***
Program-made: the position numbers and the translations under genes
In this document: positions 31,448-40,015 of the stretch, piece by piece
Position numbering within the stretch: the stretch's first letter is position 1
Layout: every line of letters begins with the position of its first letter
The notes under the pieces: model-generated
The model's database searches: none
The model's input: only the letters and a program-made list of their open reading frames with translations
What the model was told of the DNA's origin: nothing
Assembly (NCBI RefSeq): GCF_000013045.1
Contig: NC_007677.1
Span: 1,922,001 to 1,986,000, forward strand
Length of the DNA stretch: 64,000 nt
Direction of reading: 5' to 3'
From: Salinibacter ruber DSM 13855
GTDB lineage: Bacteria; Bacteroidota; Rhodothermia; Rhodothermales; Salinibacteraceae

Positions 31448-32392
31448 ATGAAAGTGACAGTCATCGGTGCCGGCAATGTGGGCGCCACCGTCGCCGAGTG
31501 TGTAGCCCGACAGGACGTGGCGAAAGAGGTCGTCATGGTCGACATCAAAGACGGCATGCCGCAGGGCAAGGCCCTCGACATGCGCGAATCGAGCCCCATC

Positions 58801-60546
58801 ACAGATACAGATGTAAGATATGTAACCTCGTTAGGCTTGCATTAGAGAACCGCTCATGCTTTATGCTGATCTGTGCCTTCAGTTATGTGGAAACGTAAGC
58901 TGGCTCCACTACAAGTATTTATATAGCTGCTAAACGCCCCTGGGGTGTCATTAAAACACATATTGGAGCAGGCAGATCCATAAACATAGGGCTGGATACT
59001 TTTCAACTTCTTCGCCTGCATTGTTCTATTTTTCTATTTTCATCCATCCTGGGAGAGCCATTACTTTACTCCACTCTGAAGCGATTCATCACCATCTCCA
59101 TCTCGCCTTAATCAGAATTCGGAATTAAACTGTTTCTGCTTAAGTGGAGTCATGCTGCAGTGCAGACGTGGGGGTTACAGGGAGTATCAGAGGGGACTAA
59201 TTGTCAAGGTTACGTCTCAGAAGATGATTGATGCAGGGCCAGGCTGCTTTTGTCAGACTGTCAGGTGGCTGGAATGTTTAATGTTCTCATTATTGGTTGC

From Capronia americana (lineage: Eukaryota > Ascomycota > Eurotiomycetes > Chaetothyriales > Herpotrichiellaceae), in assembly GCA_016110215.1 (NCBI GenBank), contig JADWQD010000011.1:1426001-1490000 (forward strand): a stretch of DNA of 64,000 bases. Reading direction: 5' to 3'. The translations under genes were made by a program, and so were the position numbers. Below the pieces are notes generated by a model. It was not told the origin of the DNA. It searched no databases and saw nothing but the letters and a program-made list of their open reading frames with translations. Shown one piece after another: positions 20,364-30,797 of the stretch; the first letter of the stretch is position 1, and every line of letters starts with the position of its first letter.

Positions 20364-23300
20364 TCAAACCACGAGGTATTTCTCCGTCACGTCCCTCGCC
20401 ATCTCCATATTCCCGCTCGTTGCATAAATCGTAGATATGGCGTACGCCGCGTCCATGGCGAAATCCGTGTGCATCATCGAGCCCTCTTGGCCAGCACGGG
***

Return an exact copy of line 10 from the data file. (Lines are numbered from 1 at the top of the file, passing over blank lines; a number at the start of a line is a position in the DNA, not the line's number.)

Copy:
Contig: NC_007677.1